Re: not just faults
What? You never wrote an interrupt handler? Just don't forget to turn them back on...
Re: Re Why you can't satisfy your wife and I can
Well, both do involve rods being inserted, and something being split.
Re: less helium than a balloon
"Helium is a finite resource, once it escapes it cannot be recovered or re-created (on Earth at least)."
Well, there is one way it can be created, but it's not practical, and collecting the fused Hydrogen atoms might prove to be a problem.
I've read a couple of articles referencing the Wozniak piece where he calls for patience in the face of unrealistic expectations of a continuous stream of revolutionary products from Apple. Now that phones and pads have cameras back and front, flashes, WiFi, Bluetooth, USB, 3G, 4G, etc. it seems that the best we can hope for are incremental improvements in the OS, battery life, and camera and screen resolution.
But why should phones be limited to defense? The best defense is a strong offence!
Here's my idea for the next revolutionary product: the iPistol!
Specs: a 14 round, 10mm pistol, with a white plastic inlay in the polished aluminium grip. Integrated MP3 player, phone, camera with integrated targeting sensor, and fingerprint sensor on the trigger. Can be configured to playback your favourite clips, like "Do you feel lucky punk? Well, do ya?" Automatically posts your best shots to Facebook.
You just have to be careful not to press the wrong button when you're having a conversation.
What, No Mention of Trousers?
Thanks to all for your various hints and warnings on what terms American tourists are advised not to use. No one seems to have remembered to tell them that men should use the term trousers, rather than pants.
Why only expand markets to allowing shorting of houses and real-estate? We should be able to short anything. For instance, pants. If I see a polyester bubble-butt, then I should be able to short pants.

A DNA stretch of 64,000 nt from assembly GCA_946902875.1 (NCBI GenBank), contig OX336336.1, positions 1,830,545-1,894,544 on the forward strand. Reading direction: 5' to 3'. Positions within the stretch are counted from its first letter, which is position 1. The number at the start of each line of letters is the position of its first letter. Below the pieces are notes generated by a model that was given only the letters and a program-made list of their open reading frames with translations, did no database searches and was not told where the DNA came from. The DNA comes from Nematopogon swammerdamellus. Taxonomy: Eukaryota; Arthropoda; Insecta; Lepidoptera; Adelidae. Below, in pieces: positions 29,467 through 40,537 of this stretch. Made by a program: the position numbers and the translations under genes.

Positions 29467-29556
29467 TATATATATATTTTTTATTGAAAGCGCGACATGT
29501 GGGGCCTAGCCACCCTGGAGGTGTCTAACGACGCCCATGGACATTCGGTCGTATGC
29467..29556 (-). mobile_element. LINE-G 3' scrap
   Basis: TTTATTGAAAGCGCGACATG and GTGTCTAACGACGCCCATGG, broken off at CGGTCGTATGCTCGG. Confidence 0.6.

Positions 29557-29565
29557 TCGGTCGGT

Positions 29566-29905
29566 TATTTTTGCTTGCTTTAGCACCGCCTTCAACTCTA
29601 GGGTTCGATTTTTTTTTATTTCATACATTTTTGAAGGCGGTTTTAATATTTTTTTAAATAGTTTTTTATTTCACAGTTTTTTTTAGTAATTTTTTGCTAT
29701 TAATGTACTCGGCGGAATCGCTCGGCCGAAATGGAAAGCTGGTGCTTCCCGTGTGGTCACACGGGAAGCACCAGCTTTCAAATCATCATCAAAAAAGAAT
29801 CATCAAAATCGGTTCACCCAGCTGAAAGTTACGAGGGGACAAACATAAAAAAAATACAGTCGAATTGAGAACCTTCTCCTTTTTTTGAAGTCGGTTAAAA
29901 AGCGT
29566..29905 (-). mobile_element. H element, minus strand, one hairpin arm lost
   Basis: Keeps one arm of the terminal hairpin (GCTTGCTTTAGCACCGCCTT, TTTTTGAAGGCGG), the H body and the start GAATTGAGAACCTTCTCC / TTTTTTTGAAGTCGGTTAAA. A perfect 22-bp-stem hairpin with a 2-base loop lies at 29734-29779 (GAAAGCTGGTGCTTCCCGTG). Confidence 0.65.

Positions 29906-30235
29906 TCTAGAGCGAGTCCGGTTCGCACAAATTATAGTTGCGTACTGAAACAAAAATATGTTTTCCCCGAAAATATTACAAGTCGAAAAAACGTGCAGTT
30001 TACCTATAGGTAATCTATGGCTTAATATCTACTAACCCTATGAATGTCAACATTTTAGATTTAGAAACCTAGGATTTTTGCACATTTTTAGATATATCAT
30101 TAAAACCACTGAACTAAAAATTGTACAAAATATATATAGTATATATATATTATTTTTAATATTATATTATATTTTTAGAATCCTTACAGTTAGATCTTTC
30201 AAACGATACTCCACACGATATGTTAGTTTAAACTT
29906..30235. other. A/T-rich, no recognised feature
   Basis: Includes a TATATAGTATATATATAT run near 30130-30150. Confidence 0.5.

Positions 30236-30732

Did the burst balloon remain attached and act as a drogue chute to slow down the fall of the assembly?
The guy should have denied ever having done anything of the sort, and offered to take a lie detector test to prove he was telling the truth.
Change the Name and You've Got Yourself an App
How about a description of how the app was supposed to work. I'm imagining that the app would have taken photos using both the front and rear facing cameras at the same time, pasting the two photos into a side-by-side presentation, with the gawking face on the left, and whatever the rear-facing camera was aiming at on the right. It could be anything, not just a pair of tits. So with a name change to something not involving body parts, it seems to me that it could be a perfectly legitimate app. It would be good for getting 'reaction shots', but instead of just seeing the face, you'd also see what the person was reacting to.
Paris, because I'd have liked to have seen the expression on her former boyfriend's face.
Re: That's not a "hound".
It was a "hapless hound". It's obvious that the author was after some alliteration. Fits better than "daunting dog" or "courageous canine" as the dog was the one getting bit, rather than doing the biting. Artistic license!
Let's not forget, that "hound" often is used in this sort of context, as evidenced by that arbiter of such things, Dick Dastardly:
Mutley, you snickering, floppy eared hound.
When courage is needed, you're never around.
Those medals you wear on your moth-eaten chest
Should be there for bungling at which you are best.
So, stop that pigeon
Stop that pigeon
Stop that pigeon
Stop that pigeon
Stop that pigeon
Stop that pigeon
Stop that pigeon
Stop that pigeon now.
You, silly, stop snickering, it's not worth the chance.
For you'll be returned by the seat of your pants.
And clunk, you invent me a thingamabob
That catches that pigeon or I lose my job.
So, stop that pigeon
Stop that pigeon
Stop that pigeon
Stop that pigeon
Stop that pigeon
Stop that pigeon
Stop that pigeon
Stop that pigeon now.
Re: I must be too old
I had a Timex Datalink. I could sync it with my PC running MS-DOS by holding it in front of the screen. You had to have a CRT though, not a TFT screen.
"Dr Afroze Khan ..."
A descendant of Ghengis Khan, with an afro?
Or an aluminium cylinder of beer in the freezer?
So what happened to all the controversy about being forced to play with an always on connection, or at least go on-line once per day, buy new licenses for resold games, etc. etc.? I know that MS backed down a bit, but where does it stand now in relation to the PS4 on those issues?
"Simple, you take each phone sold in Britain and see how if it can be inserted into the Home Secretary's arse.
The one's that will go in are banned."
Or you could just compare them with his head, since that fits.
"... And given what other articles have described about the mechanics of what happened (the way the water would basically stick to your head and flow around it to cover the entire surface) it is indeed a nightmare scenario when you could physically do nothing about it. ..."